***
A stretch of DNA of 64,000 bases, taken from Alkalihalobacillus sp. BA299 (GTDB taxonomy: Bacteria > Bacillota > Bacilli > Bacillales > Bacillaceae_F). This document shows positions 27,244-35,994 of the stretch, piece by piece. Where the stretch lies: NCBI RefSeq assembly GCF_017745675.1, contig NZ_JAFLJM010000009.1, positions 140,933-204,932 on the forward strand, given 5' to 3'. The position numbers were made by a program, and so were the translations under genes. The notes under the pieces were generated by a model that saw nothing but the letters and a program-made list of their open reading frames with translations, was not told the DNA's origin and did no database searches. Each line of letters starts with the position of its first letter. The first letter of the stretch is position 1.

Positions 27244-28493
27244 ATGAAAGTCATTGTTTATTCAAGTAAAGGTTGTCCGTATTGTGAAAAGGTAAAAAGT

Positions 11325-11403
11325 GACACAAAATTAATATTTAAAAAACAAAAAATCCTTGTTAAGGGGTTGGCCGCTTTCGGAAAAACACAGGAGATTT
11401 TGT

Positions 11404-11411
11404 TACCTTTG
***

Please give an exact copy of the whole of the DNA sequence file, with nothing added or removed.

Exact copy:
A stretch of DNA of 64,000 bases, taken from Alkalihalobacillus sp. BA299 (GTDB taxonomy: Bacteria > Bacillota > Bacilli > Bacillales > Bacillaceae_F). This document shows positions 27,244-35,994 of the stretch, piece by piece. Where the stretch lies: NCBI RefSeq assembly GCF_017745675.1, contig NZ_JAFLJM010000009.1, positions 140,933-204,932 on the forward strand, given 5' to 3'. The position numbers were made by a program, and so were the translations under genes. The notes under the pieces were generated by a model that saw nothing but the letters and a program-made list of their open reading frames with translations, was not told the DNA's origin and did no database searches. Each line of letters starts with the position of its first letter. The first letter of the stretch is position 1.

Positions 27244-28493
27244 ATGAAAGTCATTGTTTATTCAAGTAAAGGTTGTCCGTATTGTGAAAAGGTAAAAAGT

Positions 11325-11403
11325 GACACAAAATTAATATTTAAAAAACAAAAAATCCTTGTTAAGGGGTTGGCCGCTTTCGGAAAAACACAGGAGATTT
11401 TGT

Positions 11404-11411
11404 TACCTTTG